On Monday, William D. Marler of the Seattle-based Marler Clark, said 18 of 31 cases his firm is handling, including nine from Colorado, have been settled since December.
Marler would not disclose the financial terms of the settlements, citing confidentiality agreements with ConAgra.
“My clients wanted to move on with their lives and I think ConAgra is trying to do the same,” he said.
Marler only would say that the settlements covered medical expenses, attorneys fees, lost wages, and any future medical expenses stemming from consumption of the contaminated beef.
Marler's firm met with ConAgra officials in December, when 10 cases were settled, and during the first week of March, when eight more agreements were reached. He expects to meet with ConAgra officials again sometime in April to negotiate further settlements.
According to a report in Monday's Omaha World-Herald, ConAgra has settled a total of 21 cases.
Officials for ConAgra, based in Omaha, did not return telephone calls seeking comment.
Vail businessman George Gillett, former owner of the Vail ski area, and a Dallas investment firm in September purchased Greeley-based ConAgra Beef Co. for $1.4 billion. The company now operates as Swift & Co.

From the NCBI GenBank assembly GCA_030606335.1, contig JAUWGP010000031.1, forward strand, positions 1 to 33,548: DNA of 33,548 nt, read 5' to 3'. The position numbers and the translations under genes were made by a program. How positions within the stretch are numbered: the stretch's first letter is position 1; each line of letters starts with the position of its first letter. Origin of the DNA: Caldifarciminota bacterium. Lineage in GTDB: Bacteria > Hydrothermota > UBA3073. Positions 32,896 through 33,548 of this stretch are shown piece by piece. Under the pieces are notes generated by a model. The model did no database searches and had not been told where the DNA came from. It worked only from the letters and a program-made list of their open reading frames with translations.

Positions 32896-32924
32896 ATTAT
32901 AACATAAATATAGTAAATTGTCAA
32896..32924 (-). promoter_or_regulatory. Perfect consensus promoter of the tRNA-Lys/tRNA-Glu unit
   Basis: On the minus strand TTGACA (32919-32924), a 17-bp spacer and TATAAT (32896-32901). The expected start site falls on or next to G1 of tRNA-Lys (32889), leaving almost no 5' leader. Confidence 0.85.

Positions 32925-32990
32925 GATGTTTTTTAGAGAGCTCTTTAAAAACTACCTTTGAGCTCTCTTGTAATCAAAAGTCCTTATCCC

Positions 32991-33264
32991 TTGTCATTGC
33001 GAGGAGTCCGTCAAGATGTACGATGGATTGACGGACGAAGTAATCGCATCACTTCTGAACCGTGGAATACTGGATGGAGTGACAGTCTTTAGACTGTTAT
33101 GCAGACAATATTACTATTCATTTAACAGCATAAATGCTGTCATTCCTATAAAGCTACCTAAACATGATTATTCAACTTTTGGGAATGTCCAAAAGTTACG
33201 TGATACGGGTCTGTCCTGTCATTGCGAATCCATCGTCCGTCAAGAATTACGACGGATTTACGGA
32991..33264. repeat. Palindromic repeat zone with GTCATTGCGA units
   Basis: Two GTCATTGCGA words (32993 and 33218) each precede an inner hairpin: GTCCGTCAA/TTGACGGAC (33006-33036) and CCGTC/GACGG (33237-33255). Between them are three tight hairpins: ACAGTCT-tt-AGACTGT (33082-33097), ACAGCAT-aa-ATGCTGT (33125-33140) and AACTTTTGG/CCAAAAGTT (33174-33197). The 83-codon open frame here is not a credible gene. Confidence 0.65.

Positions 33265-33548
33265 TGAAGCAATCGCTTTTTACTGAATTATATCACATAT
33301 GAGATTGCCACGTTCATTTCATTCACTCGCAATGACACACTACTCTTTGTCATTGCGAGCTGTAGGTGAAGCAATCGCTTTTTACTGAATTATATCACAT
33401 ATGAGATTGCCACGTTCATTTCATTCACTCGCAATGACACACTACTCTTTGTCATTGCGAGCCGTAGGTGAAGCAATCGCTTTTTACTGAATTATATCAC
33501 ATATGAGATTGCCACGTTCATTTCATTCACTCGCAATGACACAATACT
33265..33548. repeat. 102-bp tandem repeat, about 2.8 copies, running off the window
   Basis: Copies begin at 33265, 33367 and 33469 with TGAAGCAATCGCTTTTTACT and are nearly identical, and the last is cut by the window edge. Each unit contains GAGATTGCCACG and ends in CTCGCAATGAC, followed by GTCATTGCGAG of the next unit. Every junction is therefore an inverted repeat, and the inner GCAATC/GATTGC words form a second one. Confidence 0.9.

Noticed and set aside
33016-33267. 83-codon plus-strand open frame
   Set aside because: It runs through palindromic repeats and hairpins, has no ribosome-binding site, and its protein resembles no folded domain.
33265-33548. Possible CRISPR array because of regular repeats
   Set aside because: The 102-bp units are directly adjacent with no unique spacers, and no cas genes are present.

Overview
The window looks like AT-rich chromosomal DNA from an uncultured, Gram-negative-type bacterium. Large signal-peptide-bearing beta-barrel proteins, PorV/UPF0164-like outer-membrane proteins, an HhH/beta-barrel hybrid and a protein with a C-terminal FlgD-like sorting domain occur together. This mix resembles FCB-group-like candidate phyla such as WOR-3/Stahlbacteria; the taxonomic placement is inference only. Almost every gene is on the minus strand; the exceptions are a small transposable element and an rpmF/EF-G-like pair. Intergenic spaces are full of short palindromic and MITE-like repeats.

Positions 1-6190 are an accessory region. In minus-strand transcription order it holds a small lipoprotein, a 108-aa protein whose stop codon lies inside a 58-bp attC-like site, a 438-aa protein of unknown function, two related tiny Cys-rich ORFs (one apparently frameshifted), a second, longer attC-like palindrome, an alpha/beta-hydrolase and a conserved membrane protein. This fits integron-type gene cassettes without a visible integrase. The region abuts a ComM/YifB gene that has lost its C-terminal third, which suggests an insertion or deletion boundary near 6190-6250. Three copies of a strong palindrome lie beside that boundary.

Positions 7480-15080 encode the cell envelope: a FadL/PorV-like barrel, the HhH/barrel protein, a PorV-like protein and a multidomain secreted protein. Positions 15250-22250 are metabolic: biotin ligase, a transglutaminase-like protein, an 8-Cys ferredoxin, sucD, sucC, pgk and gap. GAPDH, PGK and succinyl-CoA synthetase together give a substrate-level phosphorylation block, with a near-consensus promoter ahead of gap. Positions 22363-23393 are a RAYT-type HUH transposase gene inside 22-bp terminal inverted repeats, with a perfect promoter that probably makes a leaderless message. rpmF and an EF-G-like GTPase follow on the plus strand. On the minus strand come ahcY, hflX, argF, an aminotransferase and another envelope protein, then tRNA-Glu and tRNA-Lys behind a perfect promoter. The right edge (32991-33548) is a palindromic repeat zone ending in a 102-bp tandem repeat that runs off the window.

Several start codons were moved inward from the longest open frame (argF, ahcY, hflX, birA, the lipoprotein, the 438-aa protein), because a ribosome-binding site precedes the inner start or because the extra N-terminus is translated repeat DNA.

Pending are lawsuits filed by the families of six children who were seriously sickened after eating contaminated beef and one by the family of Patricia Pfoutz, a suburban Columbus, Ohio, woman who died.
The children, between the ages of 2 and 16, developed hemolytic uremic syndrome, a serious kidney ailment, after eating meat produced by the Greeley plant.
A batch of ground beef produced in May tested positively for E. coli, prompting the recall of almost 19 million pounds of ground beef that had been distributed nationally. It was one of the largest meat recalls in U.S. history.
E. coli can cause symptoms that include bloody diarrhea, vomiting and painful bowel spasms. In more serious cases, patients are put on kidney dialysis machines and could suffer long-term health consequences.
He said ConAgra has paid all medical expenses -- ranging from $50,000 to $150,000 -- for the six children who were sickened. Marler said most companies refuse to pay for medical expenses.
“It's a good faith thing. ConAgra is saying, 'Look, we're sorry. We're going to try to do the right thing,'” he said.
Some of the six children who ate contaminated beef later had to be put on dialysis for up to two weeks.